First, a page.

Hazelnut Fig Bread

Week Thirty-Eight: Spanish Breads

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We end this week with a recipe that, while not strictly Spanish in origin, carries itself with a decidedly Spanish air.  This is a slightly dry and firm bread, perfect for stacking with whatever delicacies you might have around.  Studded indulgently and effortlessly with whole hazelnuts and quartered figs, this bread speaks to the unfussy and hospitable Spanish nature.

The use of figs gives a nod to the traditional fig cakes (pan de higo) often served as tapas, while the use of hazelnuts instead of the more expected Marcona almonds not only tastes brilliant, but also highlights Spain’s position as the world’s third-largest exporter of the nut.

The buttery crunch of the hazelnuts and the delicate pop of fig seeds bring a welcome texture to the grainy bread; it’s good enough on its own, but adds a little something special when paired with some topping.  In addition to the jammy wine flavor of the figs and the earthy hazelnuts, this bread is spiked with the astringent licorice notes of fennel seeds and the bright pine of rosemary, rounding out and balancing the overall taste of each slice.

Paper-thin jamón Serrano and generous slabs of queso Manchego are both no-brainers to pair with this, as is a bottle of good Spanish wine.  There are many excellent and inexpensive Spanish wines readily available these days; I particularly enjoyed the bottle of blended Cabernet Sauvignon and old-vine Garnacha that I picked up for a mere $10.  The hit of plum and berry flavors matched the figs quite well, and the sturdiness of Cabernet gave it enough muscle to stand up to the salty pork I served alongside.

And so we bid Spain a fond farewell, (mostly) back on schedule with posting, and with a mind (and belly) full of new recipes to enjoy in the future.  Sentimental?  Sure.  But if you’d have tried most of these breads, you’d be sentimental too.

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Hazelnut Fig Bread
Adapted from Apple Pie, Patis, & Pâté
Makes 2 medium loaves

10½ ounces (a scant 2½ cups) whole wheat flour
10½ ounces (2¼ cups) unbleached bread flour
2 teaspoons salt
1 teaspoon instant yeast
15 ounces (2 cups minus 2 tablespoons) water, at room temperature
1 tablespoon fennel seeds
2 teaspoons dried rosemary (or 1 tablespoon fresh)
2/3 cup whole hazelnuts, toasted, skins removed, and cooled (see note 1 below)
2/3 cup dried figs, stems removed, quartered

1.  In the bowl of a stand mixer, whisk together all but a handful of both flours, the salt, and the yeast.  Add the water.  Using the dough hook, mix until a rough dough forms, and all the flour is moistened.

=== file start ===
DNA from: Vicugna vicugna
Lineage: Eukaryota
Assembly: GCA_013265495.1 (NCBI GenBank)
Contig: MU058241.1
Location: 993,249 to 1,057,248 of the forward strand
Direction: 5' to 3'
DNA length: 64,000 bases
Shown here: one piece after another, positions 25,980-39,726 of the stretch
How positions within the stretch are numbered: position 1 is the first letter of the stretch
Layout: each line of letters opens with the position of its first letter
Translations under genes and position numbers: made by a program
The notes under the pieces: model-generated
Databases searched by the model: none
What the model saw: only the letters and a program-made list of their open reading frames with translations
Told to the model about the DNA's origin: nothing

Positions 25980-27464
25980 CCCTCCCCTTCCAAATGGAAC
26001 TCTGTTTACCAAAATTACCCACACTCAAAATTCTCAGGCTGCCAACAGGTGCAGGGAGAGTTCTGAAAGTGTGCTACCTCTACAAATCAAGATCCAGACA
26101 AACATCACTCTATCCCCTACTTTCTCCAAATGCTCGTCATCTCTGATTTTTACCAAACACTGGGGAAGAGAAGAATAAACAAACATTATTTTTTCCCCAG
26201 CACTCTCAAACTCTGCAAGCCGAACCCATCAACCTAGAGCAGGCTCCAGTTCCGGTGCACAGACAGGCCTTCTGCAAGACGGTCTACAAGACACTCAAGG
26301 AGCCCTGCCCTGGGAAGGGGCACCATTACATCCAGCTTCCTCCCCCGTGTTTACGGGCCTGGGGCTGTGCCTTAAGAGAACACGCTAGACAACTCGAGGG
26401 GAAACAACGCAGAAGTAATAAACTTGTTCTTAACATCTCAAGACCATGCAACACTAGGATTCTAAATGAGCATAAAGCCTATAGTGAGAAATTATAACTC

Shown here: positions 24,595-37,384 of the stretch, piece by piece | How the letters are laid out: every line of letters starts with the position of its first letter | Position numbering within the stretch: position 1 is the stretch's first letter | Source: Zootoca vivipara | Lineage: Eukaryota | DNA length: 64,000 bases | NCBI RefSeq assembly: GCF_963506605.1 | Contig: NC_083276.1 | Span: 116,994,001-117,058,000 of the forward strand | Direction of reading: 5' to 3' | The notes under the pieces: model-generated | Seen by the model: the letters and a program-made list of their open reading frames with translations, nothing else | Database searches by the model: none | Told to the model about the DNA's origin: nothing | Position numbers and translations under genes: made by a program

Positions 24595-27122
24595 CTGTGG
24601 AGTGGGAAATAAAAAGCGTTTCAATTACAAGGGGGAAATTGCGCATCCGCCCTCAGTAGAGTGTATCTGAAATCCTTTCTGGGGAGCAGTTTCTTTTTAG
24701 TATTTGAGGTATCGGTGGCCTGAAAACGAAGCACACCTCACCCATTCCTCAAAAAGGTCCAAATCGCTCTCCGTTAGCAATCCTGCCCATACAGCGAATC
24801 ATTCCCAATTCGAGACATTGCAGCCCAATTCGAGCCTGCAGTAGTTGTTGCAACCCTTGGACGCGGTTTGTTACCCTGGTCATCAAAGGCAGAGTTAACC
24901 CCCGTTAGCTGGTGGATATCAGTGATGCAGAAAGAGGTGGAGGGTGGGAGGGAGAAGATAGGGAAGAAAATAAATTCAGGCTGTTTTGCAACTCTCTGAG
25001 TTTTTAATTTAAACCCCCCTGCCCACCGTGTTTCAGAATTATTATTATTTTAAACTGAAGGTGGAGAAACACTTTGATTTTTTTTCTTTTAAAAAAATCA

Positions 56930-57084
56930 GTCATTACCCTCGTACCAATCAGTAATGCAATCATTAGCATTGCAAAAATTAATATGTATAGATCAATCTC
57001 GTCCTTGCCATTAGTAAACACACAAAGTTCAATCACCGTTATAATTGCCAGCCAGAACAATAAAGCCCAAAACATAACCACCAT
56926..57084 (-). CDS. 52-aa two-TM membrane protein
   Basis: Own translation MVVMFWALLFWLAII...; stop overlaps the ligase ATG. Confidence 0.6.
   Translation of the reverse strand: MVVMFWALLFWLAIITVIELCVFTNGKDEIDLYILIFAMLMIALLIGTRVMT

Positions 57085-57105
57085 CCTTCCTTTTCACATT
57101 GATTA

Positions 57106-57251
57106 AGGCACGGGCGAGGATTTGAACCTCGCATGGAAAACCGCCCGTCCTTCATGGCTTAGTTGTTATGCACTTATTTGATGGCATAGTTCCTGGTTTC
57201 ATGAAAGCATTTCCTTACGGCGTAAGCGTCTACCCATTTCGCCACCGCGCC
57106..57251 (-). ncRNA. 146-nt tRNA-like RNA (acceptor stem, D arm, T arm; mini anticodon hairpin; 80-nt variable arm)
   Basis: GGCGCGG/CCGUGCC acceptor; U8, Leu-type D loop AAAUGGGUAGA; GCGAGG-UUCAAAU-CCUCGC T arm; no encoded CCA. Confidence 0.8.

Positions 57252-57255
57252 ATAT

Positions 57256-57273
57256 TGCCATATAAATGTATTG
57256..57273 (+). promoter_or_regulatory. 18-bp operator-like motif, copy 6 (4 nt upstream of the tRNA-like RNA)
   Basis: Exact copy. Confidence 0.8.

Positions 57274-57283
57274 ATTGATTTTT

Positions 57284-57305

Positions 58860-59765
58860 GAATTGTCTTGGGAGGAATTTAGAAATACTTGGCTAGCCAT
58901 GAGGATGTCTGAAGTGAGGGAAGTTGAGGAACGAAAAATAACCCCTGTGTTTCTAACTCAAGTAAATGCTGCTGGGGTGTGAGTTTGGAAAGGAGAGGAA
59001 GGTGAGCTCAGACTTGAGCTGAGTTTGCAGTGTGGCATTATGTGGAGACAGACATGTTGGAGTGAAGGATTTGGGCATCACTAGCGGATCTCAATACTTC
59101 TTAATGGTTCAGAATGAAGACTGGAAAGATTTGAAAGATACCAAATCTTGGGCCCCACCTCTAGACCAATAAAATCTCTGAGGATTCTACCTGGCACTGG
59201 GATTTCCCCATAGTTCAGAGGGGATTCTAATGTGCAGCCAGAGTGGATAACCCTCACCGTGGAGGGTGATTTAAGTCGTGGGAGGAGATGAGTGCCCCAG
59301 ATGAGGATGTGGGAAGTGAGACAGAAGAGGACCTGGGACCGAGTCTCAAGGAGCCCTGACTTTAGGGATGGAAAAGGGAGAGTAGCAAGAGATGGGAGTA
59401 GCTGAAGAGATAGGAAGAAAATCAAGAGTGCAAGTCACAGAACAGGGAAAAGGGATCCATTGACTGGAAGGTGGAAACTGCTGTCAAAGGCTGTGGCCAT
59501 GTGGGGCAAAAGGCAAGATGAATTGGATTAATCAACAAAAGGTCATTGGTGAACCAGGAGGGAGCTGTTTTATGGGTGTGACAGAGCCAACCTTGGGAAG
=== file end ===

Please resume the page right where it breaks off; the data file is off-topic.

2.  Increase the speed to medium-low, and knead for 6 to 8 minutes, or until the dough is smooth and elastic.  Add the reserved flour as needed until the dough is moderately stiff and no longer sticky; it should clear the sides of the bowl.

3.  Add the fennel seeds and rosemary, and knead on low speed until evenly distributed.  Add the hazelnuts and figs, and mix just until integrated into the dough.

4.  Turn the dough out onto a work surface and knead until the hazelnuts and figs are evenly incorporated, dusting with flour only as needed to prevent sticking.  Transfer the dough to a large, lightly oiled bowl.  Cover tightly with plastic wrap, and let sit at room temperature until nearly doubled in size, about 45 to 60 minutes.

5.  Remove the plastic wrap and, using a broad nonstick spatula, fold the dough over itself, as though you were folding a letter: 1/3 over the center, then the opposite 1/3 over that.  Lastly, fold dough in half again, perpendicular to the first folds (like you’re folding the letter in half).  The dough should end up being roughly a square.

6.  Replace the plastic wrap, and let dough rise at room temperature until nearly doubled in size again, about 45 to 60 minutes more.

7.  Turn the dough out onto a lightly-floured work surface, and gently press to deflate.  Divide the dough into two equal halves, and shape each into a round ball.  Cover loosely with plastic wrap, and let rest 10 minutes.  Lightly grease a baking sheet, or line with parchment.

8.  Shape each piece of dough into an oval loaf by lightly pulling the outside around into the center of the dough, forming a tight skin around the loaf.  Some figs or hazelnuts may poke through.  Transfer each loaf to the prepared baking sheet, seam side down.  Cover loosely with plastic wrap, and let sit at room temperature for 45 to 60 minutes, or until doubled in size.  Preheat the oven to 475º F.

9.  Using a sharp serrated knife, and as little pressure as possible, make a decisive slash lengthwise along the top of each loaf.  Spray or sprinkle dough with water, and transfer to the oven.  Bake at 475º F for 10 minutes, opening the door to spray with water every 2 minutes.  Reduce the oven temperature to 425º F, and continue to bake for about 30 minutes more, or until deep golden brown, and a thermometer inserted into the center of the loaf reads 200º F (being careful not to insert the thermometer into a fig).  Remove loaves to a wire rack to cool completely before slicing.

 

Notes:
1.  To toast and skin raw hazelnuts, spread in a single layer on a baking sheet.  Roast at 350º F, shaking or stirring every 5 minutes, for 10 to 15 minutes, or until fragrant and golden.  Do not let burn or over-brown.  When slightly cooled, rub between hands to remove the skins, which should slip off easily.  Those that don’t are okay to leave on.

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